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Marjan Oakeson
Jul 29, 2017
In Progress of Marbles Farm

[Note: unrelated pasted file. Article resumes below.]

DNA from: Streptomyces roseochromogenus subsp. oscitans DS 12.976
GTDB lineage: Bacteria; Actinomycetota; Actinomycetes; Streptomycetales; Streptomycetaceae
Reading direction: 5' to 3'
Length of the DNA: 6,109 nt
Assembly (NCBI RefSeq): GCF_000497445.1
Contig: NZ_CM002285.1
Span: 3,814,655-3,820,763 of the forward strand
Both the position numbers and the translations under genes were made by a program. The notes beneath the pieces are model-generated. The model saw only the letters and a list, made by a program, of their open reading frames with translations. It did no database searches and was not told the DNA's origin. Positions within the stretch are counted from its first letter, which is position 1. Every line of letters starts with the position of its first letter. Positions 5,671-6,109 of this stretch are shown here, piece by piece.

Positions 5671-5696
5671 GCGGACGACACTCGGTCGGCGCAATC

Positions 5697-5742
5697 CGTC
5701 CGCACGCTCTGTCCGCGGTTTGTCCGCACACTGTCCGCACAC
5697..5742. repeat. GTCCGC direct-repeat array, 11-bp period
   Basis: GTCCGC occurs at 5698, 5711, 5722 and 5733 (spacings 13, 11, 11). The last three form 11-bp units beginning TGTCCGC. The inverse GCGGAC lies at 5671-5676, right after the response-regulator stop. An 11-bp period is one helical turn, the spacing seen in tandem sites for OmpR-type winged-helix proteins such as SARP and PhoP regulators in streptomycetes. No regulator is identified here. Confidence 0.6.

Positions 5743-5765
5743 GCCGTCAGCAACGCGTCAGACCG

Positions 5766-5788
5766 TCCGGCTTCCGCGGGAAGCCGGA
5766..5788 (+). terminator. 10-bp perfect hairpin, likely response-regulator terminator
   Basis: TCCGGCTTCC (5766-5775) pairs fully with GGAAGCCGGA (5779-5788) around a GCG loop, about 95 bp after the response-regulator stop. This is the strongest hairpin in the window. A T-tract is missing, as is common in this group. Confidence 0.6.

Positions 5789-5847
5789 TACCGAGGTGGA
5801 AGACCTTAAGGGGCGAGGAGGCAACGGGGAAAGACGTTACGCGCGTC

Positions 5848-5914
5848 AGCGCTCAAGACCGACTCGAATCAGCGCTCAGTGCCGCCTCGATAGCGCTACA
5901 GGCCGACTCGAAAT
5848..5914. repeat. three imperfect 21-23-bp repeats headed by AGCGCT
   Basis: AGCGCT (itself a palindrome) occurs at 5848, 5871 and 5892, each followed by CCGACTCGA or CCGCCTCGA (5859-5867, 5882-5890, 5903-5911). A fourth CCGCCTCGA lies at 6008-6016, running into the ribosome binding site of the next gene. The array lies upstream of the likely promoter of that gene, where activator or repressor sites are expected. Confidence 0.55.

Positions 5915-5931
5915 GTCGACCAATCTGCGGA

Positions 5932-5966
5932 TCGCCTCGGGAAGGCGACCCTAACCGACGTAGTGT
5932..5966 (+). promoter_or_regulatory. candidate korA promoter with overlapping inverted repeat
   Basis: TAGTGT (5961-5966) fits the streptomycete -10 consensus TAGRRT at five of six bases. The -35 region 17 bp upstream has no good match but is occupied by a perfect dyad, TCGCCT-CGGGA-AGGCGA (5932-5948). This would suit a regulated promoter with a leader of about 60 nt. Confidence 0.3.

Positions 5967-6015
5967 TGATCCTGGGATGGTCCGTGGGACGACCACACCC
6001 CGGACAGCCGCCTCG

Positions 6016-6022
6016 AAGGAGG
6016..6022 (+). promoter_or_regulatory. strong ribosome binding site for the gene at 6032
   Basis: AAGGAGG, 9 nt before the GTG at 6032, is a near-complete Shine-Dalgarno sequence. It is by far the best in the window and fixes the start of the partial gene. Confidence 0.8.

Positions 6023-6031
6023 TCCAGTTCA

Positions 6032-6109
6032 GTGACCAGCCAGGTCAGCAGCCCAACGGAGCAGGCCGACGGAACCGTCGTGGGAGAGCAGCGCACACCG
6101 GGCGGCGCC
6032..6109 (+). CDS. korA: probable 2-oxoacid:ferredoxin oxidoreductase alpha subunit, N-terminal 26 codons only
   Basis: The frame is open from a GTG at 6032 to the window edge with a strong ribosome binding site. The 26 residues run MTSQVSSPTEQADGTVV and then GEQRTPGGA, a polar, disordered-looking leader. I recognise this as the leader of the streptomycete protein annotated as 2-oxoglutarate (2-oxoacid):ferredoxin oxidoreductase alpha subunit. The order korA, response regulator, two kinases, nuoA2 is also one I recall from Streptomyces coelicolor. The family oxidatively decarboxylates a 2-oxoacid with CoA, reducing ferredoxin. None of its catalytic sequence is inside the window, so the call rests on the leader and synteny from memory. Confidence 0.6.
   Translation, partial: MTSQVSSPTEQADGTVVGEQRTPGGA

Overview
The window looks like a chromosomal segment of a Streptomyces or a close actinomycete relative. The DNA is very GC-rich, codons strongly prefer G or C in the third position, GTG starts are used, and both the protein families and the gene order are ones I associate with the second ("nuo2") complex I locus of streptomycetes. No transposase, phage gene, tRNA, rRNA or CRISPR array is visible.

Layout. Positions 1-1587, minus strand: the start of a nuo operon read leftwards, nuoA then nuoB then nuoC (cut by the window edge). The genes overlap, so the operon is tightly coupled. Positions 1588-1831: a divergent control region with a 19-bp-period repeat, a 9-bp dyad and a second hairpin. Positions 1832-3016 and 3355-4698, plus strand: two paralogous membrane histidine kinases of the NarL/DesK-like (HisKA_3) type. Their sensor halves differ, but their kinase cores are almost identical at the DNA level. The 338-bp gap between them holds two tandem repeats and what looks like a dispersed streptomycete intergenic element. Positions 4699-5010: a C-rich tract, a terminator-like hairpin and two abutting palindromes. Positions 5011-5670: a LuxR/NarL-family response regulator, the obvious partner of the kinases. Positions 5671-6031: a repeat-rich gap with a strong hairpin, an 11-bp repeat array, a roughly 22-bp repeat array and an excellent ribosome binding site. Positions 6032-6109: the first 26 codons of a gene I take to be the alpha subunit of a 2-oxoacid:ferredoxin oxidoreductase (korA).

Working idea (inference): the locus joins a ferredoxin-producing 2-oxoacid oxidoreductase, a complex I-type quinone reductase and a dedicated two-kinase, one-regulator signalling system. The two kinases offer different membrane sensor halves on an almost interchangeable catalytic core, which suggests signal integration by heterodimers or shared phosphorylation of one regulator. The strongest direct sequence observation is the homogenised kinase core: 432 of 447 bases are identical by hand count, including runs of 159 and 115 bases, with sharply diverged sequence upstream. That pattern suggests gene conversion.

Above is a photo of me circa 1960, with the family car, a Ford Fairlane. My dad loved taking photos of his cars, and if a family member happened to be between the car and the camera, then he or she made it into the slide show. In this photo, I'm pulling my red Radio Flyer wagon and looking for adventure. As I studied this photo, it became clear to me how dramatically life was different for me growing up than it is for children today. Traffic. That lazy road with an occasional farm truck is now a major four-lane artery in Salt Lake Valley. Sidewalks were rare.I regularly rode my bike on this road to my cousin's house about a half-mile away. Laundry day. The best way to learn intimate details about your neighbors wasn't on Facebook. It was by checking out their laundry hung on the "line" in the front yard. Our neighbors were our friends. We played outside with them every day until it was too dark to play any longer. Haystacks. These were ideal places for climbing, hiding, and building forts. Our neighbors had German Shepherd dogs that had a litter of puppies in the haystack. When I ventured too close, the mother ferociously chased me away. Our world today is most definitely different. The habitat for children has changed. Natural play areas have given way to manicured parks. Cars are both more abundant and in a greater hurry. It's not surprising that outside play for children is diminishing. One study said that prisoners get more outside time than children. Children need the benefits of being outside. A website for an outdoor school in England put it this way regarding their students: "Instead of breathing recycled stale air, they are running around gulping great big lungfuls of fresh air. Instead of touching plastic toys that have had lots of other sticky fingers over them, they are embracing nature play, collecting sticks, leaves and other natural bounties. Instead of sitting down all day, not raising their heart rate, our children are climbing, digging, rolling, jumping and swinging, a mixture of bone strengthening, muscle building, and cardiovascular exercise. Their physical development and physical health are sustained at a high level." The lack of outdoor time for children now is one factor that inspired us to start a school based primarily on creating outdoor experiences. Marbles Farm will provide the environment in which children play, dig, jump, swing, and run. Kids will play with other kids and develop the social skills that are sorely lacking in today's elementary school children. Skilled teachers will provide the scaffolding for developing cognitive and emotional skills. However, one thing that we are pretty sure will be lacking in our outdoor environment: laundry hanging on the line in the front yard. Marty Oakeson, Manager